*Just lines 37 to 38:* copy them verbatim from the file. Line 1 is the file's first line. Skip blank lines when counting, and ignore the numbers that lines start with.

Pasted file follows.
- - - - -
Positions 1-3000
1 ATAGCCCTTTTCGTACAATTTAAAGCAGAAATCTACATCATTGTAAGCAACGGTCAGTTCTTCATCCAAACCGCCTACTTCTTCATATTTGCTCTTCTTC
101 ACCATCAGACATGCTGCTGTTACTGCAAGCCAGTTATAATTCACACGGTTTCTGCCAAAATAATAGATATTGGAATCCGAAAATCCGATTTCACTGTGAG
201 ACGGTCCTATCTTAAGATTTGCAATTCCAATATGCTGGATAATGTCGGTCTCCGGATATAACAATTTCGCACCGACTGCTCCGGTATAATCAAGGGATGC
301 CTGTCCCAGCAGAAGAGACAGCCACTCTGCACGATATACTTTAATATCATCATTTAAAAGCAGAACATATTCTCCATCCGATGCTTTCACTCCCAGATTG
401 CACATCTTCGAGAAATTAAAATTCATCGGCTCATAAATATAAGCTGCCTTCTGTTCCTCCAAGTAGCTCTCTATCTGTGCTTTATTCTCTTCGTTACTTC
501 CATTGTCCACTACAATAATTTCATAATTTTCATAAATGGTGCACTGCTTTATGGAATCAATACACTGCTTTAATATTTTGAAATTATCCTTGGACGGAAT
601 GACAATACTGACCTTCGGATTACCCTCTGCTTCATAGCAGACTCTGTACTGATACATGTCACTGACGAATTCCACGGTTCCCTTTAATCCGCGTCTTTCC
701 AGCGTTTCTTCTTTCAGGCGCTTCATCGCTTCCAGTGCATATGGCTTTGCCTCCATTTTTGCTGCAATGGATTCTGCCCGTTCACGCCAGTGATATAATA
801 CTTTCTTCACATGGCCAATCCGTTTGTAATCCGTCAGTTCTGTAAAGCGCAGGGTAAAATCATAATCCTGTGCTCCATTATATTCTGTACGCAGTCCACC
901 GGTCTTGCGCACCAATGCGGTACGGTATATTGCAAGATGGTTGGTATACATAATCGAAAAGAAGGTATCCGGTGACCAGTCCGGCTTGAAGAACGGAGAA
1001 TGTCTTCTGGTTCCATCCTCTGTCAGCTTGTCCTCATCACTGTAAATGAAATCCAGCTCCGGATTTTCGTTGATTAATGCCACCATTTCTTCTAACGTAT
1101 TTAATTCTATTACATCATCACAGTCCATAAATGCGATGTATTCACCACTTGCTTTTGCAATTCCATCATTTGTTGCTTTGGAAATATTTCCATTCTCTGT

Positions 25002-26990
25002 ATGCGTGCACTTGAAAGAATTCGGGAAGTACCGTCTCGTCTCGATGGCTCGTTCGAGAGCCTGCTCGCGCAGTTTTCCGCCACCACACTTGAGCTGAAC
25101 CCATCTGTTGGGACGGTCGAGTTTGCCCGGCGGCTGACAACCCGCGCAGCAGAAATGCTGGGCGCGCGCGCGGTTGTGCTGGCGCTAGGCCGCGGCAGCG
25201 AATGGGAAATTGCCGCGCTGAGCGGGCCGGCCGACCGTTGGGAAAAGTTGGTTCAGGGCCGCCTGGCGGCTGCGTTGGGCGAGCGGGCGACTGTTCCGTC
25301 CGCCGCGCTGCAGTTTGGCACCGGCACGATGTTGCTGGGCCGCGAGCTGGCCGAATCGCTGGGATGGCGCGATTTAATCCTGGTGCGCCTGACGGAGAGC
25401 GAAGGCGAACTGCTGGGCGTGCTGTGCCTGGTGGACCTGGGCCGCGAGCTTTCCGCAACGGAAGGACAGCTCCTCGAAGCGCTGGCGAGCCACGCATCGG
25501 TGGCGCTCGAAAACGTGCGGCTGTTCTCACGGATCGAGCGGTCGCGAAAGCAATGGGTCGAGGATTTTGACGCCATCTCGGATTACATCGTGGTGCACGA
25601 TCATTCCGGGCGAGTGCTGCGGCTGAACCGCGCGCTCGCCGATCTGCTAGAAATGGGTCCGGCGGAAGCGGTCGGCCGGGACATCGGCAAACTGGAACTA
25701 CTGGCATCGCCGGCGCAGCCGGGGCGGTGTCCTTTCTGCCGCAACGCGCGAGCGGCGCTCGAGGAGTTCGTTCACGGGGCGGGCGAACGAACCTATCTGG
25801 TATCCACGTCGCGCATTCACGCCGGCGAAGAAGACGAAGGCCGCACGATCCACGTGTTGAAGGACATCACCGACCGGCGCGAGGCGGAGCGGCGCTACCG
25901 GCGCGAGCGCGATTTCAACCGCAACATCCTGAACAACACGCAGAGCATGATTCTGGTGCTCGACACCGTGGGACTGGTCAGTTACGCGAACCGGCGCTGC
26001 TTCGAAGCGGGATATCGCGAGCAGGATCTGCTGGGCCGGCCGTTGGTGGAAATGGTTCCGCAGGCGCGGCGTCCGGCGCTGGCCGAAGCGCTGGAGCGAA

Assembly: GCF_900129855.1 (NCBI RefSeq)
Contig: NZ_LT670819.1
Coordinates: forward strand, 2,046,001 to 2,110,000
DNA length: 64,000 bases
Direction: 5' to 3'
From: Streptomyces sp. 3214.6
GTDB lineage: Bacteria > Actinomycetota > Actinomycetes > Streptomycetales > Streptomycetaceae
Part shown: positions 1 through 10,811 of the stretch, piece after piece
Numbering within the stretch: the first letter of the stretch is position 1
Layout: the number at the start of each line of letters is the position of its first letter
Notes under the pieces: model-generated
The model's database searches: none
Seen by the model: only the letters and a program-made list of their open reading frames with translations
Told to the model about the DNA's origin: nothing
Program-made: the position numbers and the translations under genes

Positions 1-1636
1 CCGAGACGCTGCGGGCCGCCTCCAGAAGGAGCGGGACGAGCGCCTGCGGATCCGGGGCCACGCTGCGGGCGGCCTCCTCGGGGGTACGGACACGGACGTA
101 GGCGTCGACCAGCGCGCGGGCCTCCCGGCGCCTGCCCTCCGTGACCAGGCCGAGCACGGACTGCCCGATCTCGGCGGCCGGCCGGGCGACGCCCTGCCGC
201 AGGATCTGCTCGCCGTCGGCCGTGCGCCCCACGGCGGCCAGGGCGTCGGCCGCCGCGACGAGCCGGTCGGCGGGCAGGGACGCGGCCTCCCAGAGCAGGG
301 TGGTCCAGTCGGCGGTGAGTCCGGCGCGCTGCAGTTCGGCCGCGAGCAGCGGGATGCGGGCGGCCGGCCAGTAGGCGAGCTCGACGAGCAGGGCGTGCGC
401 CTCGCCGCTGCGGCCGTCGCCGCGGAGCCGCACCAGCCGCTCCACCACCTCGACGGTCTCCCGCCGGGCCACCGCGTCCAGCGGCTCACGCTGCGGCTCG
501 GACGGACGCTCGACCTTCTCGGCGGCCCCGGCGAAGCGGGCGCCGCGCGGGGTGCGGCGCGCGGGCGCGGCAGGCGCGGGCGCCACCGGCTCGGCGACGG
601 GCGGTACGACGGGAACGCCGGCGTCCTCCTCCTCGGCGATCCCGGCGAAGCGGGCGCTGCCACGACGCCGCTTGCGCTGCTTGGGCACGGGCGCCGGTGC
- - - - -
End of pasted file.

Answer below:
The model's database searches: none
Seen by the model: only the letters and a program-made list of their open reading frames with translations